When I met my husband Barry all those decades ago, I had never heard of something called Clam Dip.
And when I visited Barry’s Mom, Flo, for the first time, I didn’t particularly feel that I wanted to taste something called Clam Dip.
But I did. Because that’s what you do when you meet your guy’s Mom for the first time and she’s put out something called Clam Dip.
Well, I would love my first taste of Clam Dip as it hovered on top of and overflowed to the sides of a crispy rippled potato chip… or two (or 50).
Clam Dip was one of Flo’s many, many staple recipes. She had a knack for it. I never saw her use a recipe… it just appeared, magically whipped high and fluffy in her special Clam Dip bowl.
Barry became quite the Clam Dip aficionado, too, as the years went along. He would whip some up in his own magical way, a little different than Flo’s, but I’m-just-gonna-say-it, just as good.
I, for one, never ventured there. There was something so special about Clam Dip that I didn’t want to ruin the magic.
‘Til one day last week.
My 6-year old grandson Alex was with me for the morning, before his afternoon Kindergarten. We played some Wii, we played Webkinz, we went outside for awhile.
Then Alex got hungry.
He opened my kitchen cabinets looking for something…. something… and spotted a bag of Michael’s Gold n’ Good Ripple Potato Chips. I know Alex loves these chips and that’s why I buy them.
I was thinking… thinking… I hope Alex doesn’t want these for lunch.
But, no. Alex wanted his favorite potato chips with Clam Dip.
Oh, yes. Alex and his 3 brothers love Clam Dip.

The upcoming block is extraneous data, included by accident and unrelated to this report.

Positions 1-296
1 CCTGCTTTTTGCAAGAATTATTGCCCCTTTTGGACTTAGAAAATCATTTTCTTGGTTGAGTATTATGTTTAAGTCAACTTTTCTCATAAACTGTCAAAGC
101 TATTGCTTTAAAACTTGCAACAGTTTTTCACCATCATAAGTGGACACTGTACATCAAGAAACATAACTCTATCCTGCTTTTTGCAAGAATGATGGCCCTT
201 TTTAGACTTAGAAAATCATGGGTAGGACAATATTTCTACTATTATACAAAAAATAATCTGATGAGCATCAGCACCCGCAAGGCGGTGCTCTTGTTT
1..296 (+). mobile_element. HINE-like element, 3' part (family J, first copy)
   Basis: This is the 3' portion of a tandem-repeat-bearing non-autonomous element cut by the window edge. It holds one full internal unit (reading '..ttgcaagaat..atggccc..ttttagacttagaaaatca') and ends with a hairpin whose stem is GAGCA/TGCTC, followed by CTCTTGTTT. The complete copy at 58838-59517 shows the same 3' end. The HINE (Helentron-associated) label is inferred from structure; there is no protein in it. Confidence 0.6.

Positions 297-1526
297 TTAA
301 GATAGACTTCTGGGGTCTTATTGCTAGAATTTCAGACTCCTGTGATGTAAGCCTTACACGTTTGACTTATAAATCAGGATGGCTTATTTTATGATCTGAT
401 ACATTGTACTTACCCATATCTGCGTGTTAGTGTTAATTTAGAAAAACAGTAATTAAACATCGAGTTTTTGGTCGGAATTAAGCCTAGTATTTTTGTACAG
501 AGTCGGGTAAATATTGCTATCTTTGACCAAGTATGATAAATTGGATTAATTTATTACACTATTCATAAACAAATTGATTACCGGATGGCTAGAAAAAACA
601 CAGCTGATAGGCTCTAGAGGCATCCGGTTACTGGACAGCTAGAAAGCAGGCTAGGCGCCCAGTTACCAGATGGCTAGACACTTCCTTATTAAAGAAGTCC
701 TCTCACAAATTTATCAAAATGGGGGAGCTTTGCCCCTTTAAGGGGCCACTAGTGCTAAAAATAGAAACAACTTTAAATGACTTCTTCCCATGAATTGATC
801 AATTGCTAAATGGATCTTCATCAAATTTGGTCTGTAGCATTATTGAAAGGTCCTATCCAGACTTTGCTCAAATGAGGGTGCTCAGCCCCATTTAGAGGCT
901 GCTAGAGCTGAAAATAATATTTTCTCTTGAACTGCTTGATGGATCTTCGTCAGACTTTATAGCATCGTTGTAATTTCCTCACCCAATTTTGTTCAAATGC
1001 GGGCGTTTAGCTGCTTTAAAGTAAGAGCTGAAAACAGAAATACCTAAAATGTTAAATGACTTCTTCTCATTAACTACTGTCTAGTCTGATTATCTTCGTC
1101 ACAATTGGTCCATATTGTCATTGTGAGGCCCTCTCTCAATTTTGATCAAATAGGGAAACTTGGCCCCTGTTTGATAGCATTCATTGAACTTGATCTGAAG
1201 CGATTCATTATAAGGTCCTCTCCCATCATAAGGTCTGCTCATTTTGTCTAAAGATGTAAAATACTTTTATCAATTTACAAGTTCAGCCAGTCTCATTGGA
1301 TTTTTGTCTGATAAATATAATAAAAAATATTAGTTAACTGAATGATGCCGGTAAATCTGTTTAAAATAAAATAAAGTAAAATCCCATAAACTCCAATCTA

But that would be Pop-up’s Clam Dip. Grandma ain’t no-way, no-how interfering with the magic of Flo’s and now Barry’s Clam Dip.
“Um, Honey… ” I began. “Grandma doesn’t know how to make Clam Dip.”
“Can you call Pop-up and ask him how?” Alex asked as he held his bag of potato chips.
Don’t panic. Don’t panic, Sharon, I thought to myself.
I went to my recipe book cabinet and pulled out one of my treasured items… Flo’s handwritten My Favorite Recipes binder. I had found it after Flo passed away and there was her Clam Dip recipe along with her most famous dishes. I gently opened the binder as I explained to Alex what this book was and the secrets it held…
… and I discovered that although I had most of the ingredients, I didn’t have the necessary parsley or garlic with which to create Flo’s Clam Dip.
Alex would not be discouraged. “Call Pop-up,” he repeated. “He knows how to make Clam Dip.”
So I did.
Barry walked me through his version of his Mom’s recipe, making sure that I had ORIGINAL “Brick” Philadelphia Cream Cheese (“not squeeze or low-fat anything”) and Snow’s MINCED Clams (“not CHOPPED clams”).
Yes. And yes.
And I made my first Clam Dip from my husband’s recipe, with my darling little grandson as my helper chef as angel NanaFlo smiled over our shoulders…
Open minced clams, drain clam juice and set juice aside.
I guess Flo was reminding me that if your grandchildren want something, you just make it for them… just like she made her Clam Dip for Alex’s Mommy, Audrey.
That was NanaFlo’s mantra. That’s what she lived by. Love. Food. Love.
All this time, I was afraid to mess up a special recipe… and it took a husband, a grandchild and an angel to set me straight.
Or fluffy. Just like MY CLAM DIP!
And Alex? He’s got Clam Dip running through his veins…
And, oh… that WAS Alex’s lunch! Love. Food. Love. Even if it’s just Clam Dip and ripple potato chips.